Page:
Three County Fair returns for 204th year

  • Granny’s Racing Pigs head to the finish line during the Three County Fair, Monday, Sept. 3, 2018 at the fairgrounds. GAZETTE FILE PHOTO

  • Buses collide during the demolition derby Monday, Sept. 3, 2018 at the Three County Fair. GAZETTE FILE PHOTO

Staff Writer
Published: 9/1/2021 6:36:31 PM

NORTHAMPTON — The Three County Fair returns this weekend for its 204th consecutive year, and unlike last year’s fair, it comes with a full complement of summer activities for the whole family.

Fair organizers call the four-day Labor Day weekend event “a resounding return of the Great Late Summer Fair,” complete with musical performances, agricultural exhibitions, magic and comedy shows, rides and games, and much more on tap.

The Three County Fair is recognized by the U.S. Department of Agriculture as the oldest fair in continuous operation in the United States. Due to gathering-size restrictions related to the COVID-19 pandemic, the fair hosted a small number of exhibitor-only livestock competitions last year.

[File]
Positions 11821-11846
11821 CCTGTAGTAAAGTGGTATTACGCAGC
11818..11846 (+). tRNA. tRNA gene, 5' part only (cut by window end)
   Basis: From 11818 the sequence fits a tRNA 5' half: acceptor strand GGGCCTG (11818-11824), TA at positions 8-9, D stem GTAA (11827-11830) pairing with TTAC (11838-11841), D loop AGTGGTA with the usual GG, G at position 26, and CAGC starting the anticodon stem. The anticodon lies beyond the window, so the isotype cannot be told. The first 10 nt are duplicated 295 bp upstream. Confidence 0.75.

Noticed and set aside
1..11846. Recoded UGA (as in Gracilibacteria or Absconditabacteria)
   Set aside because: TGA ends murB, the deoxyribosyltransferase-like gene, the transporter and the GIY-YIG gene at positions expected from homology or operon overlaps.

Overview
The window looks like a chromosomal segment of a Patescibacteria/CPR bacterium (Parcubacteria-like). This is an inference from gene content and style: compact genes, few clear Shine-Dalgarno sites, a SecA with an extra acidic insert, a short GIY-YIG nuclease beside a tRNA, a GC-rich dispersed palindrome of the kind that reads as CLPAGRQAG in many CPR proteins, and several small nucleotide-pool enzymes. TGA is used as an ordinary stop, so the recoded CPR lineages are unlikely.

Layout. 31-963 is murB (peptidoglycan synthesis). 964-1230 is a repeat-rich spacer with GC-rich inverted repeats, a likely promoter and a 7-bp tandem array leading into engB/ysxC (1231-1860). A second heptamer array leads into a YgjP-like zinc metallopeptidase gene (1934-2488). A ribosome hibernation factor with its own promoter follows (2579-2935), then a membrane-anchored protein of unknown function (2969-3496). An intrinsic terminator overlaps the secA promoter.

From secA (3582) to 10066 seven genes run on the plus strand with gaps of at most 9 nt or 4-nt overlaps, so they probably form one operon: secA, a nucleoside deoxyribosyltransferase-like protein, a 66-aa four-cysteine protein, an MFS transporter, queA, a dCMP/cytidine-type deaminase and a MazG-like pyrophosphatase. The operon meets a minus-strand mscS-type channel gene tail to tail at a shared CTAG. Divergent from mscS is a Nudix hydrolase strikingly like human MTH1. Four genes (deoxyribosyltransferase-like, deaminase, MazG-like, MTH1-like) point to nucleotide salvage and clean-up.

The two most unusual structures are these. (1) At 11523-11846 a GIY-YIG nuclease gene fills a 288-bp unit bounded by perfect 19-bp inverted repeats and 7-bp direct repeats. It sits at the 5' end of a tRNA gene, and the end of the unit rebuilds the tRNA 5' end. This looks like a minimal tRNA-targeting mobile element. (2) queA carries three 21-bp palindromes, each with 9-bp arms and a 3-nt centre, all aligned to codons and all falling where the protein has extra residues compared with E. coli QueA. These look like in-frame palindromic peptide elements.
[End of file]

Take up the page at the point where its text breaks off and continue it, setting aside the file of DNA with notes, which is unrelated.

The fair opens Friday at 4 p.m. and Saturday, Sunday and Monday at 10 a.m.

“We have Rhode Island native Charlie Marie helping us kick things off opening night, who Rolling Stone has identified as one this year’s stars on the rise for country music,” James Przypek, general manager of the Three County Fair, said.

“American Idol” contestant Katherine Winston, from the Berkshire County town of Lenox, will perform Friday at 7 p.m. and Monday at 4 p.m. The Monday show will bring the fair to a close.

Parking at the fairgrounds, located at 54 Fair St., is free. Admission is $15 for ages 12 to 64, free for children under 12 and $10 for seniors over 65 and veterans with military ID.

Musical performances are included in the general admission price. Admission for grandstand events, such as the demolition derbies that take place all four days, is $6 for those 4 and older.

The Northampton Board of Health has imposed a mask mandate in the city requiring virtually everyone, regardless of vaccincation status, to wear a snugly fitting mask over their mouth and nose when indoors in public. The mandate also applies to outdoor events when social distancing is not possible.

Brian Steele can be reached at


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